Friday, April 30, 2010


This week, the Toronto Region Conservation Authority placed two redesigned Red Necked Grebe nesting platforms in the bay near the old burnt-out observation deck.  The platforms are constructed in a different way from each other - one has a ledge around it with a mesh floor and the other has a simple wooden surface.  Both float lower in the water than last year's design and are supported on styrofoam.  We understand that there is very little literature on this subject to use as a reference and we applaud the TRCA for being on the cutting edge of this kind of research.  Red Necked Grebes nest on floating vegetation, in most cases on the reed piles made by muskrats that float free with the spring melt.  There has been a serious decline in muskrat populations, so, fewer natural nesting opportunities for the grebes.  But, the Sam Smith grebes are tenacious and as determined as the TRCA to eventually make Sam Smith their nursery!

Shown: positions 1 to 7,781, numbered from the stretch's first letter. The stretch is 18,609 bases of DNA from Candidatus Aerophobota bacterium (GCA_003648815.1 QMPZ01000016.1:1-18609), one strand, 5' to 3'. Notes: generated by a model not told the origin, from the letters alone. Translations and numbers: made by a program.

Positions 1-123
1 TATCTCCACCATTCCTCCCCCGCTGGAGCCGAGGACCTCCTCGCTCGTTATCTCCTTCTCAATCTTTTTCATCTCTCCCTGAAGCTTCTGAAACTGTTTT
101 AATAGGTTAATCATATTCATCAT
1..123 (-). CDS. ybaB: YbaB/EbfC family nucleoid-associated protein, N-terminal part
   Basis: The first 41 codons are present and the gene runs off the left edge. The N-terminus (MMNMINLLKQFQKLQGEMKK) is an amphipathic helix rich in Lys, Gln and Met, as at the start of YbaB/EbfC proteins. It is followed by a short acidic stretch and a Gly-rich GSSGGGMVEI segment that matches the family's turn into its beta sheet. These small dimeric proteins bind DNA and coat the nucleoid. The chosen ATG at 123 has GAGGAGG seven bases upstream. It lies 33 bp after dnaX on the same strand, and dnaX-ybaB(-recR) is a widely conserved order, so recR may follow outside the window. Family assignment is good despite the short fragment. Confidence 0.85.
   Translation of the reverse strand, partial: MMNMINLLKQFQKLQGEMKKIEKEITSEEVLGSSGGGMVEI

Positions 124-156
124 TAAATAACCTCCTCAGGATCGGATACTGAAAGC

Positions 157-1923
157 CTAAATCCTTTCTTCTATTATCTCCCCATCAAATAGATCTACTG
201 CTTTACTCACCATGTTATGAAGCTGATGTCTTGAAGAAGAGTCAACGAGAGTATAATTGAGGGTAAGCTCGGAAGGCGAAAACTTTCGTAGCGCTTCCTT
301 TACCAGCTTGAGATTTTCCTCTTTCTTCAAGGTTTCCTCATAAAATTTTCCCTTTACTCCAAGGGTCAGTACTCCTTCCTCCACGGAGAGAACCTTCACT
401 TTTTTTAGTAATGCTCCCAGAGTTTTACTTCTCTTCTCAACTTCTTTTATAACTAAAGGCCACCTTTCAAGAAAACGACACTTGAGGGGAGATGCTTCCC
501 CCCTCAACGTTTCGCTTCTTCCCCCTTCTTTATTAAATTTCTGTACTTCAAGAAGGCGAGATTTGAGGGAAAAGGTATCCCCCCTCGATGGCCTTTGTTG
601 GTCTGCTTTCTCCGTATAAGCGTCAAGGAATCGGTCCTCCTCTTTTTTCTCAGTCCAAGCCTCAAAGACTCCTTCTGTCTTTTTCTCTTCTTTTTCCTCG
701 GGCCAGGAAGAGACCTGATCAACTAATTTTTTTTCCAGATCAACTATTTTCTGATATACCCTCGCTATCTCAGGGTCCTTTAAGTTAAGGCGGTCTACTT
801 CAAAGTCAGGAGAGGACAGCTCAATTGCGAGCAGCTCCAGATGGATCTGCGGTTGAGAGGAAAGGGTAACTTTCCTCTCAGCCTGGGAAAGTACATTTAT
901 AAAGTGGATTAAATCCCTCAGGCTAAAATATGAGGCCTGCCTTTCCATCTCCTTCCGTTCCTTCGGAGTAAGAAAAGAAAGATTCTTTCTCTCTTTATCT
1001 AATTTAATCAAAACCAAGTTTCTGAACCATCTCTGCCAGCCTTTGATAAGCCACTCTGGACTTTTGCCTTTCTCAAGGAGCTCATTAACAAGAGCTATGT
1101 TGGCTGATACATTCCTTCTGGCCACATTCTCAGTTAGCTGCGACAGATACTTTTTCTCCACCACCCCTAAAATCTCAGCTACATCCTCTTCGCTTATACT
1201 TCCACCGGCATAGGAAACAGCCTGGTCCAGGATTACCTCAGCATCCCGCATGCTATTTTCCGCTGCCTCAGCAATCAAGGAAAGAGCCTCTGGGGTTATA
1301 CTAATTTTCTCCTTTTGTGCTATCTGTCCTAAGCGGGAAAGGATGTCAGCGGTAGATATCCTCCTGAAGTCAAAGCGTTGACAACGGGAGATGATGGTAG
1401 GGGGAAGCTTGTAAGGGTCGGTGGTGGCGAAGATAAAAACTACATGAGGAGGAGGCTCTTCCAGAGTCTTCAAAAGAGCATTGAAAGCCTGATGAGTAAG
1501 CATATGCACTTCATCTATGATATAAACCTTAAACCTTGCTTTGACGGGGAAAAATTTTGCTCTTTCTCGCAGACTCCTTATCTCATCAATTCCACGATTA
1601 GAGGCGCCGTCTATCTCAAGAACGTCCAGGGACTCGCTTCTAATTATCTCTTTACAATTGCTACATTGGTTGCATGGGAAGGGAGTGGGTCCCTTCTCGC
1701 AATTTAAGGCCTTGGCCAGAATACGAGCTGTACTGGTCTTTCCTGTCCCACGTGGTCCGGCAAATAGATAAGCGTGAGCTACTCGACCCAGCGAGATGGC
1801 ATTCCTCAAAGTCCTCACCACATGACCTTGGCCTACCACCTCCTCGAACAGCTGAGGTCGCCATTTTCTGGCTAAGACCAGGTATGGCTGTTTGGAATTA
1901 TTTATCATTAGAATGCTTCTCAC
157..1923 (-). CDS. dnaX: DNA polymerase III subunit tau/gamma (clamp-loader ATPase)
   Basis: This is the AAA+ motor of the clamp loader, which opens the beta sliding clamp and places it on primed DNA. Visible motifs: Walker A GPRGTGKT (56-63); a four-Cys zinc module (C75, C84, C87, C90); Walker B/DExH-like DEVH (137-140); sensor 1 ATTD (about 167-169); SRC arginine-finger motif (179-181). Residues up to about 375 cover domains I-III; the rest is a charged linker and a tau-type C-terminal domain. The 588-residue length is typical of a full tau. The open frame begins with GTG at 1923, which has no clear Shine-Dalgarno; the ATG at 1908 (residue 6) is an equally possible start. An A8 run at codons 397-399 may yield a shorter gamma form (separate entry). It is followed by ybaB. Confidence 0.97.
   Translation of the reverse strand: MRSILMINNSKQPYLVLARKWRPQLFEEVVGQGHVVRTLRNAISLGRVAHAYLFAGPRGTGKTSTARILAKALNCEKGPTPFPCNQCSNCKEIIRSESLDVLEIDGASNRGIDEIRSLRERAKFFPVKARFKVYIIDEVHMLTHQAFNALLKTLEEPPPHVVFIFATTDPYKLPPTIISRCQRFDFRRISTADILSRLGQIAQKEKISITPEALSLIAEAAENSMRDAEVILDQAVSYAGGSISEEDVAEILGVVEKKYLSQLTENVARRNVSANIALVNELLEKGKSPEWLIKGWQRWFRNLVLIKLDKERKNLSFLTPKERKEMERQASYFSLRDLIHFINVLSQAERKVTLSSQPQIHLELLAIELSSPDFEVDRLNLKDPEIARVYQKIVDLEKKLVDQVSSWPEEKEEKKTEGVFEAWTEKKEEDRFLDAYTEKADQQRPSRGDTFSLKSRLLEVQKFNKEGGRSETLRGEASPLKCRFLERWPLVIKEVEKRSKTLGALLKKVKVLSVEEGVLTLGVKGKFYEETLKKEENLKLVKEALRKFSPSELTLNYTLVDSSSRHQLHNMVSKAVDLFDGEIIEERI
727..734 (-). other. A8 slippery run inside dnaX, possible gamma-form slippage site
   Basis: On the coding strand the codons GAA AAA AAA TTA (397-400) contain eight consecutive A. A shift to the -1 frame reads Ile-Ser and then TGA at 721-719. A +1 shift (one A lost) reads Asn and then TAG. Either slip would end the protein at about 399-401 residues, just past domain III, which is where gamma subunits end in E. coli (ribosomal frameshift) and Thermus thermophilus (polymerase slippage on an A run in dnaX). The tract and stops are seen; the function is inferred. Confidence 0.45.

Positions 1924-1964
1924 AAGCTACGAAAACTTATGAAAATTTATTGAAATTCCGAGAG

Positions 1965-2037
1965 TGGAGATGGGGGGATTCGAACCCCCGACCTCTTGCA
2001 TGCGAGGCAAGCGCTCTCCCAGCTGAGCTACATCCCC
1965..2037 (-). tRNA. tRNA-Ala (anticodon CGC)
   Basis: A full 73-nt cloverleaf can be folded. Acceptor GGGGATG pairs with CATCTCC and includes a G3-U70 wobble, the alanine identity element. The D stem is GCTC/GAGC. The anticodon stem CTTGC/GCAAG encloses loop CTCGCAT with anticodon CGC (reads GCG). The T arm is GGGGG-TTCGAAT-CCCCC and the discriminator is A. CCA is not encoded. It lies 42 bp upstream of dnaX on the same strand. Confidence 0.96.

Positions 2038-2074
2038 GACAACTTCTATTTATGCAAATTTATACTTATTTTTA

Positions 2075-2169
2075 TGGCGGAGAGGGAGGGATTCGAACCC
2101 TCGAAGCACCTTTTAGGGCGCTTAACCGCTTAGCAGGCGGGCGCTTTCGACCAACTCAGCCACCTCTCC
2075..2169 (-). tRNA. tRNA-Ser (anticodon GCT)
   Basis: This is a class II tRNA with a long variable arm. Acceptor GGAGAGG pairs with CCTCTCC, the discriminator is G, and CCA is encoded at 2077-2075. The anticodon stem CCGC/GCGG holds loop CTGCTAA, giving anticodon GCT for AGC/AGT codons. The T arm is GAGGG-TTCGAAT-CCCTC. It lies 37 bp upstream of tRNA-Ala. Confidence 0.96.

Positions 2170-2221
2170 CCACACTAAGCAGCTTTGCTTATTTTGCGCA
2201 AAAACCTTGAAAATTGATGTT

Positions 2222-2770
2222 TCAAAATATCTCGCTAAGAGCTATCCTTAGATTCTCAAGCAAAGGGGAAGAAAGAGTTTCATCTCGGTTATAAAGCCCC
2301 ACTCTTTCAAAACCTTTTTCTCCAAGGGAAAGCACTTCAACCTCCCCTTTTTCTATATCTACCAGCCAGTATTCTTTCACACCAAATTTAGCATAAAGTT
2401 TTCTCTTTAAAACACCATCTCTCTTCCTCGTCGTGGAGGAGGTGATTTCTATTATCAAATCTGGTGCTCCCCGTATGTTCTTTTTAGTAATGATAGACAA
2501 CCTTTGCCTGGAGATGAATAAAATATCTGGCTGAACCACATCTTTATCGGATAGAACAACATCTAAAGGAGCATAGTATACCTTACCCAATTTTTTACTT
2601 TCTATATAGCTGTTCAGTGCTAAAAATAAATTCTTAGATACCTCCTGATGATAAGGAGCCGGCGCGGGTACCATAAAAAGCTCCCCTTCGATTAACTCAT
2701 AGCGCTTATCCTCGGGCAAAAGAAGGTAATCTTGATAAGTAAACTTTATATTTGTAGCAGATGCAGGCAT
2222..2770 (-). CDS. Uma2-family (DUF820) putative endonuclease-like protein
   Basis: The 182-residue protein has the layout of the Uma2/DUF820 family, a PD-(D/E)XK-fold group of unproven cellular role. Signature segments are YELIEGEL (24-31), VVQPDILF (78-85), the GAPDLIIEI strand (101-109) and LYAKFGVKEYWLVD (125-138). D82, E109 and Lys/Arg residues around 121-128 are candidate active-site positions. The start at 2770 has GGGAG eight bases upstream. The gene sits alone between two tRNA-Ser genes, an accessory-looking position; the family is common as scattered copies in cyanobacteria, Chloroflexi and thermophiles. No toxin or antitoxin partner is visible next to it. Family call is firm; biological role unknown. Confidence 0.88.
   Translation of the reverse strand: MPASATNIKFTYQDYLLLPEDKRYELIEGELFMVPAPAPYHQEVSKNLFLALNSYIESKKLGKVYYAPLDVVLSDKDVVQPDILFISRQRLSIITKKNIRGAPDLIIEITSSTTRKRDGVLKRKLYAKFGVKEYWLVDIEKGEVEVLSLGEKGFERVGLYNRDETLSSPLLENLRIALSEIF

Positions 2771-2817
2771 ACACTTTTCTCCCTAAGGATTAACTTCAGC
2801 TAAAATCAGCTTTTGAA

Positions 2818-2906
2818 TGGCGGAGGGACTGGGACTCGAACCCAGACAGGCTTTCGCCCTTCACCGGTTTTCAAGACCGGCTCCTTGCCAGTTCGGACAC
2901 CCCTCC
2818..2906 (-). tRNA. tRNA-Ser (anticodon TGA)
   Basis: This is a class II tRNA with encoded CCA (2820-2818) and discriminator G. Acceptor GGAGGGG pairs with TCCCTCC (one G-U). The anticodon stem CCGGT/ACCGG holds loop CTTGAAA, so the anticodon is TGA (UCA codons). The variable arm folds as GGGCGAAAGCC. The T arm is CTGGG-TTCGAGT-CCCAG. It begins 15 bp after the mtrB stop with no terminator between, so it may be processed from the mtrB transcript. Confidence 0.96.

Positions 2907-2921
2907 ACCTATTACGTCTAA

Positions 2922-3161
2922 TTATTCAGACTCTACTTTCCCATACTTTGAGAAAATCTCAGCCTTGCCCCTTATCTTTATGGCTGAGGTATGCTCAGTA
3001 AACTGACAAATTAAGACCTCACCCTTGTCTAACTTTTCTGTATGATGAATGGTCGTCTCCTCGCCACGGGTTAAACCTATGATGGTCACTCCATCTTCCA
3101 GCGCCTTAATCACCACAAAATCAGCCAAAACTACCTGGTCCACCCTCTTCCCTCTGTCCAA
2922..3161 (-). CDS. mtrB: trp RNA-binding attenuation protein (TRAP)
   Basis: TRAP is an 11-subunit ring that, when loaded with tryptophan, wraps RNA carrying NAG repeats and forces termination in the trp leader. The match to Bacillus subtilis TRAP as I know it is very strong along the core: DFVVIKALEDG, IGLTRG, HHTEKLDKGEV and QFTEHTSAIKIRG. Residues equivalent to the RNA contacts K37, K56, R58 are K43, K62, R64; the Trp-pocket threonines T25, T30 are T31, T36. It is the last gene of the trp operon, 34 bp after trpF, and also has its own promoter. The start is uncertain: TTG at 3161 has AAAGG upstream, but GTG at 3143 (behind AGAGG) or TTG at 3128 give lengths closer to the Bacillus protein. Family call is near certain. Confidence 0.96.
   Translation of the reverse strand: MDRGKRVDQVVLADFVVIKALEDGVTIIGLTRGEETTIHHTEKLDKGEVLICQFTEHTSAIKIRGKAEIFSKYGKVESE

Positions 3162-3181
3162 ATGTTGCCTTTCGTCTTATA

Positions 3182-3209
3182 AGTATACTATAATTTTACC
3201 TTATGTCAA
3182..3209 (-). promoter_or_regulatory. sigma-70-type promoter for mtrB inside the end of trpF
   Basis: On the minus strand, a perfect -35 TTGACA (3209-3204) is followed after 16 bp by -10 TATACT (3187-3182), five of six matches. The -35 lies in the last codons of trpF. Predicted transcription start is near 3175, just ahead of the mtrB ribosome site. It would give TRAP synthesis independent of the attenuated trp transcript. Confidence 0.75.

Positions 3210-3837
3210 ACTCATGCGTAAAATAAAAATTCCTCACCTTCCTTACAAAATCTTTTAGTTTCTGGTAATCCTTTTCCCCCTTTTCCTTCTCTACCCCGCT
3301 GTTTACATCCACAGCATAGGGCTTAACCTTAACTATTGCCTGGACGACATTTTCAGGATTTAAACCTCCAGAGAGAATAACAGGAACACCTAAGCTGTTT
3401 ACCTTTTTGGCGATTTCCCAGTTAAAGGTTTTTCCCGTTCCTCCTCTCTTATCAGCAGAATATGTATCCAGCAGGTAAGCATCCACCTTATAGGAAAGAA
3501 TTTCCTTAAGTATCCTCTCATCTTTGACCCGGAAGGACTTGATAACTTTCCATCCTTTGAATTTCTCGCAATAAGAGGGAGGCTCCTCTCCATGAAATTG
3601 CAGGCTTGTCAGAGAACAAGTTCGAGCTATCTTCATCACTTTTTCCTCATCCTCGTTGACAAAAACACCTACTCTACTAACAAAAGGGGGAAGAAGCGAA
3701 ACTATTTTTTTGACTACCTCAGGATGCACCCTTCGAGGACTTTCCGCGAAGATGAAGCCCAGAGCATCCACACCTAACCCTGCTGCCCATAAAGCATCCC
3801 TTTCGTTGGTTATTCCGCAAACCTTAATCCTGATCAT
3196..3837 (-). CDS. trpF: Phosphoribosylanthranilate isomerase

Please forward any observations and photographs of events around the nesting platforms to Terry Smith.  The TRCA biologists will use them in their research.  If you want to learn more, come to the Sam Smith Bird Festival on May 29th to talk to them directly.
One of the platforms has moved from its original position.  The swans were checking them out for nesting possibilities and may have dislodged it.  Hopefully, they'll come to understand the size limitations!  Thanks to George Raikou for the photo.
Birders and photographers were delighted by our very rare visitor last week.  An elegant, swan-like Western Grebe dropped in to the bay for two days and mixed it up with the Red Necks.  It was finally scared off by an unsuspecting kayaker who got a little too close.  Thanks to Henry Fulott for that photograph.

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